Jonny Harris takes flight in Tyendinaga Mohawk Territory on Still Standing

For a quartet of seasons on Still Standing, host Jonny Harris has been crisscrossing Canada visiting small communities of people eking out a living despite tough times. Some towns are reeling over the loss of a key industry that left town. Other burgs are finding their footing thanks to budding tourism. Many of the communities Harris has visited are First Nations territories.

The latest is featured in Tuesday’s episode when he drops by Tyendinaga Mohawk Territory, down the road a piece from Toronto. It’s a part of the province I’ve driven by many times on the way to and from Ottawa and Montreal—there are signs marking the area on Highway 401—but I’ve never made the turnoff to do some exploring.

Now I plan to, especially after watching Harris’ latest episode, which celebrates not only the tradition of the people in the area but the future too. I had no clue there was an aviation school there as part of the First Nations Technical Institute.

“We’re always interested in visiting First Nations communities,” Harris says over the phone. “The flight school was definitely something that caught our interest. A flight school that is, first and foremost, for Aboriginal kids. That was pretty neat.” It sure is. To see Harris behind the controls of a Cessna for just a few minutes is a sight to behold, as is his chat with the instructors and students at the school. Harris has made a career out of the gift of gab and it’s the high point for me during episodes of Still Standing, especially when he’s chatting and listening to stories told in Tyendinaga by Turtle Clan Mother Janice Hill, tanner Randy Brant or learning the intricacies of floorball from goalie Madison Brinklow.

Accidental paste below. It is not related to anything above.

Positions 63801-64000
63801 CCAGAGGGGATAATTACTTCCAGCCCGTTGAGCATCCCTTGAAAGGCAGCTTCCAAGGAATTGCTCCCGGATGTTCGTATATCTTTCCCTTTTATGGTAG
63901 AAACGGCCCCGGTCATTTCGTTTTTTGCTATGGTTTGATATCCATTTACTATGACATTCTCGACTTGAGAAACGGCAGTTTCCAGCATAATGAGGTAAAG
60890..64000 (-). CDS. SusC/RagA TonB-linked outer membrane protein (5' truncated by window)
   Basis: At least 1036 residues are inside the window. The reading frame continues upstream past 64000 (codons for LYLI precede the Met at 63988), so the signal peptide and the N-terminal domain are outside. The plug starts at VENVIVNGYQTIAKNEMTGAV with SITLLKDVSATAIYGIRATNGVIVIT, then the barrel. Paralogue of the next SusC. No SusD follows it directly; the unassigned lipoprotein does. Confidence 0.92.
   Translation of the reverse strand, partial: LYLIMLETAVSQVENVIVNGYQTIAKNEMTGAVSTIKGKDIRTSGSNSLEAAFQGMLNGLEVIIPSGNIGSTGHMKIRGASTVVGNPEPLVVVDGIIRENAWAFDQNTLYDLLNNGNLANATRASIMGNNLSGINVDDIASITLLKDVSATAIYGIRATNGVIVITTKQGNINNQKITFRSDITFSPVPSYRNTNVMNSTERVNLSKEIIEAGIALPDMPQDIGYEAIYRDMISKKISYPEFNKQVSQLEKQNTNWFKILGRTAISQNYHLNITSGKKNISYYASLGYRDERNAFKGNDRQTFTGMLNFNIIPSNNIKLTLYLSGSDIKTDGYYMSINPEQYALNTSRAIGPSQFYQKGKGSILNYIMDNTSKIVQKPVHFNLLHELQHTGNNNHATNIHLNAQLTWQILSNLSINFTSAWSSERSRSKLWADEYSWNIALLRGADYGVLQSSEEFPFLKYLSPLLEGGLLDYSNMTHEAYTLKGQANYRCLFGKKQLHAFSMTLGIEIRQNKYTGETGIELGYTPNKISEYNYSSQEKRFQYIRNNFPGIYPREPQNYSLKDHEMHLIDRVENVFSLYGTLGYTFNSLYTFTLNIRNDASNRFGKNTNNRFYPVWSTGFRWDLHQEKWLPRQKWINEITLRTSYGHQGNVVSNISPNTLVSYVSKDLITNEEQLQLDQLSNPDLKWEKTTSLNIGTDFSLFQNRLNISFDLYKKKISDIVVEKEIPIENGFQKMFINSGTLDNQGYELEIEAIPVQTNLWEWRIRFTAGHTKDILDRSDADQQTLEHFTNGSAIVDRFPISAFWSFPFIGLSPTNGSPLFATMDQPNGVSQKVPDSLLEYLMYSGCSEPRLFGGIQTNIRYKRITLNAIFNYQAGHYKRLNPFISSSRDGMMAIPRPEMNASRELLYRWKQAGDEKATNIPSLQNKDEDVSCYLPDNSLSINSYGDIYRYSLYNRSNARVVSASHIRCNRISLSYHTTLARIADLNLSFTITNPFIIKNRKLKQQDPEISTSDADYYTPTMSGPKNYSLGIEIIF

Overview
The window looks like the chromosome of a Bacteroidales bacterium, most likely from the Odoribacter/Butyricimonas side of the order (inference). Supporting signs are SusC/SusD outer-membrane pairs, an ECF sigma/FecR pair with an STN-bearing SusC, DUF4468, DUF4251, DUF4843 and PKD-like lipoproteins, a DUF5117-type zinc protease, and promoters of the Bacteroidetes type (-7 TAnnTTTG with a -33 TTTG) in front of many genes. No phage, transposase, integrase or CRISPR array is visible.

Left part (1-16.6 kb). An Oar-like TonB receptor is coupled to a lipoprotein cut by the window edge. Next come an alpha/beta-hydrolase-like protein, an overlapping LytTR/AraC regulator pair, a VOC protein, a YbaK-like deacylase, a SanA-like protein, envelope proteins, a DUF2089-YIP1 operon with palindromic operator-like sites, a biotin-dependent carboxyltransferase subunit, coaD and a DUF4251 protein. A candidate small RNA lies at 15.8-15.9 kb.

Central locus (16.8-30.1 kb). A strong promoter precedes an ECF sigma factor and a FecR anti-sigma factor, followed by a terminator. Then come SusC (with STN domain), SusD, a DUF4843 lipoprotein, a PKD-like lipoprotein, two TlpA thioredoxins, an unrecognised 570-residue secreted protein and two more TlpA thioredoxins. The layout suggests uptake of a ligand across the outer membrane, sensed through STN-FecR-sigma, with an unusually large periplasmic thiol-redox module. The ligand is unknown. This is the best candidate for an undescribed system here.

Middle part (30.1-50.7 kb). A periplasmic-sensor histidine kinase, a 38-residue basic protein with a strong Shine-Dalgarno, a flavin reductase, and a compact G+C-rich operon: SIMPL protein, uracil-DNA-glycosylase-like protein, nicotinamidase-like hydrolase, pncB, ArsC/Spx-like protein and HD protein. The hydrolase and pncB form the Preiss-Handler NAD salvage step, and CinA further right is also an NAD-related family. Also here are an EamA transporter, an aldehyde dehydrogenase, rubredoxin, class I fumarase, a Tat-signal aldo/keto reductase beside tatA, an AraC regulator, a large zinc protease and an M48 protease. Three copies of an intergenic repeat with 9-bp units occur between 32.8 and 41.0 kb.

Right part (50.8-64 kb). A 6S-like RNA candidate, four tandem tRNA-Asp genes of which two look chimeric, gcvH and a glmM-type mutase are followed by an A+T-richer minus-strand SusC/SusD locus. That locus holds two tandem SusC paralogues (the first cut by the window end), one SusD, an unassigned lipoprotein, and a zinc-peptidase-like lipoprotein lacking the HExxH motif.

Aside from celebrating Canadians eking out a living outside of the large cities, Still Standing revels in inclusivity: what connects us and what makes us different. That can be reflected in geography, livelihood and culture. And, as always, a shared laugh through Harris’ wry observations and teasing during his standup performance.

“It’s got to be a little bit saucy and cheeky,” he says. “But it also has to be respectful. I’m not there to make anyone feel uncomfortable.”

Still Standing airs Tuesdays at 8 p.m. on CBC.

Images courtesy of CBC.